All about Hampstead

hamstead

Hello there.

My name is Hampstead III, but all my friends just call me Hamp.

This is a blog on the intricacies of English usage.

Recently I’ve noticed that there seems to be a new social phenomenon of the usage of the word, “right,” followed by a question mark. This phenomenon first was brought to my attention by my dear friend, Kim, whom shall remain nameless for security reasons (she’s somewhat insecure), and since has been trying to school me in the proper usage, as I’ve continued to struggle with this.

For example, “I know, right?” With an ascending inflection, as would be in asking a question. When she gave me this very simple example, I then shot back my own example of, “Do you still have my dogs, or have you sold them yet, right?”

Kim’s reaction was less than forgiving and actually could be considered abusive but I won’t repeat what she said to me since this is in public domain, right?

So Kim tried to explain that even though it’s presented as a rhetorical question, it’s not necessarily within the larger form of a question, which I apparently had projected onto her fragile psyche, with apparent substantially negative effects, over which she will spend the next several years trying to purge with the help of her therapist since childhood, whom also doubled as her piano teacher, and whom also taught her to drop complete measures within songs when she didn’t have sheet music to read, because her teacher never would let her sing the songs without sheet music, and when she did have sheet music, it only was allowed without words.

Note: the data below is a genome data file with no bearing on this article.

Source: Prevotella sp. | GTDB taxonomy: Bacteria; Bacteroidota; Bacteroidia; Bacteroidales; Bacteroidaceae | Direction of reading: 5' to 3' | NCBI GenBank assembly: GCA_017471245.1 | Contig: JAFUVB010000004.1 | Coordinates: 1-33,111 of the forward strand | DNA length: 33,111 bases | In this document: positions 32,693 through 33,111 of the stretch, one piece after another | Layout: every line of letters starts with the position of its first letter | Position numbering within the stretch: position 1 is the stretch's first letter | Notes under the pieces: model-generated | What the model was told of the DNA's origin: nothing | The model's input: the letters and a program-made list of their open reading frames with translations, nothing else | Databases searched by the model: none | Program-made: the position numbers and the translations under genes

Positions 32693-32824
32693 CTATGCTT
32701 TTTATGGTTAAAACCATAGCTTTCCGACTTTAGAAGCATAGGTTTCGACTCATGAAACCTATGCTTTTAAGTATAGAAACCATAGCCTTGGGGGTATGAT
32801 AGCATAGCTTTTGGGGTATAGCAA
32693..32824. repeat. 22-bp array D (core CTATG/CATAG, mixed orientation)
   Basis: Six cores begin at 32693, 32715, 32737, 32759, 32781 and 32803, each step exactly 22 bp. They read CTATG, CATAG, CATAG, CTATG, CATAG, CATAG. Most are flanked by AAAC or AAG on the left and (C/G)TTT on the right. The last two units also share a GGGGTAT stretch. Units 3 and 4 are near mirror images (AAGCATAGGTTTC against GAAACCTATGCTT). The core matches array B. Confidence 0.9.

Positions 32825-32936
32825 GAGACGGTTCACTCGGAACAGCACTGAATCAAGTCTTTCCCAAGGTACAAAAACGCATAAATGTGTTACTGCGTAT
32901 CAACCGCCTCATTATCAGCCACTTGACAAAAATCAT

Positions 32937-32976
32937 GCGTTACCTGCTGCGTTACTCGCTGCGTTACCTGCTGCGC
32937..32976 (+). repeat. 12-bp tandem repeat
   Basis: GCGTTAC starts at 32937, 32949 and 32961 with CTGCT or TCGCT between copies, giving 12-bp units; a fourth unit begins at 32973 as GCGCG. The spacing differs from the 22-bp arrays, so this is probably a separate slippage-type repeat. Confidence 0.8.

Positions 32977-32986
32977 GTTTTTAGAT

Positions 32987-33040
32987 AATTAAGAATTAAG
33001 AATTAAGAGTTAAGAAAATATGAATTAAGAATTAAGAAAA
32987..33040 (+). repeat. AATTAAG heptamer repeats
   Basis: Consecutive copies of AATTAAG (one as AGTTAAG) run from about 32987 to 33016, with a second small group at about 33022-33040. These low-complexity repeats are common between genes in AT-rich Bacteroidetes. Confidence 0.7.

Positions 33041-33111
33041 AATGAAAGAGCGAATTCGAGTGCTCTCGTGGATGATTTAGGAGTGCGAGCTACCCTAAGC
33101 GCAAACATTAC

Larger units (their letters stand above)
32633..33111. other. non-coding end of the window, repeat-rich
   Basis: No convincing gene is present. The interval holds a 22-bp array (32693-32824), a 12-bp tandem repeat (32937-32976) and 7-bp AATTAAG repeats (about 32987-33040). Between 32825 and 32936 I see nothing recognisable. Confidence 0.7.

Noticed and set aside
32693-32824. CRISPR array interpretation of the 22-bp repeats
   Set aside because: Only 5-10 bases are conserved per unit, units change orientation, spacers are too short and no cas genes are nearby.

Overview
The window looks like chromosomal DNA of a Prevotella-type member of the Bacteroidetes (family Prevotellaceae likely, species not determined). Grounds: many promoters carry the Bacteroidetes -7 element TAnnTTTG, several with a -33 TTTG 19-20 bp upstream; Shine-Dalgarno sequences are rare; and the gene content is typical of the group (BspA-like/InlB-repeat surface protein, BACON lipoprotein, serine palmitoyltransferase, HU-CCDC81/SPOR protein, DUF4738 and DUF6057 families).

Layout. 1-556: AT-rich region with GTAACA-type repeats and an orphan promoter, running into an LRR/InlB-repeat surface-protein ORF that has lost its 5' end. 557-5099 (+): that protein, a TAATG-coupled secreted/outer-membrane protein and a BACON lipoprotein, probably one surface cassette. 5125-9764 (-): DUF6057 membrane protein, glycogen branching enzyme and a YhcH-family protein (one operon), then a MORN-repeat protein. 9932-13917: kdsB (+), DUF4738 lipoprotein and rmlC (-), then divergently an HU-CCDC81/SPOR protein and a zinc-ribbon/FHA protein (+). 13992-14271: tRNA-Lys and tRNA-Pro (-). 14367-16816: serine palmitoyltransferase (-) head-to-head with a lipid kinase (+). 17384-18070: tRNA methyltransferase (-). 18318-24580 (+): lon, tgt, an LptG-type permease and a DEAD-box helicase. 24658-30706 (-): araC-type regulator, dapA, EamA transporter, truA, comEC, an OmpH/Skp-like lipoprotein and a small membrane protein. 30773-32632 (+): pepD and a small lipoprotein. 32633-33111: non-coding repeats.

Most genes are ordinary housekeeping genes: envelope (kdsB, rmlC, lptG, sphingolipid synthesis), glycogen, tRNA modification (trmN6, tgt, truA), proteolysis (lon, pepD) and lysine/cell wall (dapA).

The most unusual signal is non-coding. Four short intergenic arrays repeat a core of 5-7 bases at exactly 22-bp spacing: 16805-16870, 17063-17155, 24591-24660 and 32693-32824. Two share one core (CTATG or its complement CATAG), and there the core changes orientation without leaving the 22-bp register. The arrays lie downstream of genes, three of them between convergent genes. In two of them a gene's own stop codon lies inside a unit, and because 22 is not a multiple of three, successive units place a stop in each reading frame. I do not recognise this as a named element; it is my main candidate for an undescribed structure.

Piano was all that mattered.

This dogma has dogged her throughout her entire award-winning and prestigious career since childhood playing in New Guinea praise bands, while sacrificing virgins (which were very hard to find, as confirmed by Wiki. . . .), to the local volcanoes, to the point where Kim now constantly drops complete measures, phrases, pre-choruses, bridges, d.s. al codas, repeats (which interestingly become correct after four repeats where she finally has picked up the measures that would have been part of three loops on eight-bar phrases, etc.)  while enduring the judging glares of her musical compatriots.

But I digress, right? Or maybe not, right? Oops, I did it again, but this time not within a question, but, instead, within a not-so-cleverly-disguised banal statement, so I’m making progress, right? Right?

Well, hopefully you will follow me through this lexiconical journey as we spend blog articles exploring the nuances of the English language. Together. I might possibly veer off into other realms of discussion, but just hang with me. We’ll progress in our mutual understanding. And if not, we’ll just abort and retire to the couch and ask my friend Kim to bring us multiple bowls of ice cream. With caramel sauce. And peanuts. Right?